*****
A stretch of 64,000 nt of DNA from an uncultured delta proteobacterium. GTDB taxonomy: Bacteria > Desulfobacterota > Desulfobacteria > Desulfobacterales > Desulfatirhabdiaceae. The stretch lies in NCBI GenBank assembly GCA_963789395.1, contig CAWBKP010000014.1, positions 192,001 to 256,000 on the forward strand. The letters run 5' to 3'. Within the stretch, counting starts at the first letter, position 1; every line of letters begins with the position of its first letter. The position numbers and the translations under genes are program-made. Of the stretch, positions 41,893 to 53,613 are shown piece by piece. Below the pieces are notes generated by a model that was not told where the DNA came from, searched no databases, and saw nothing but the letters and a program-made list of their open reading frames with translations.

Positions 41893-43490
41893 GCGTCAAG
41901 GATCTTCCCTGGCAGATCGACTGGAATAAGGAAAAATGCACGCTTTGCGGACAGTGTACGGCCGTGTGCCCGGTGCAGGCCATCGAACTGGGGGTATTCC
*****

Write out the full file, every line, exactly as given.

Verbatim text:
A stretch of 64,000 nt of DNA from an uncultured delta proteobacterium. GTDB taxonomy: Bacteria > Desulfobacterota > Desulfobacteria > Desulfobacterales > Desulfatirhabdiaceae. The stretch lies in NCBI GenBank assembly GCA_963789395.1, contig CAWBKP010000014.1, positions 192,001 to 256,000 on the forward strand. The letters run 5' to 3'. Within the stretch, counting starts at the first letter, position 1; every line of letters begins with the position of its first letter. The position numbers and the translations under genes are program-made. Of the stretch, positions 41,893 to 53,613 are shown piece by piece. Below the pieces are notes generated by a model that was not told where the DNA came from, searched no databases, and saw nothing but the letters and a program-made list of their open reading frames with translations.

Positions 41893-43490
41893 GCGTCAAG
41901 GATCTTCCCTGGCAGATCGACTGGAATAAGGAAAAATGCACGCTTTGCGGACAGTGTACGGCCGTGTGCCCGGTGCAGGCCATCGAACTGGGGGTATTCC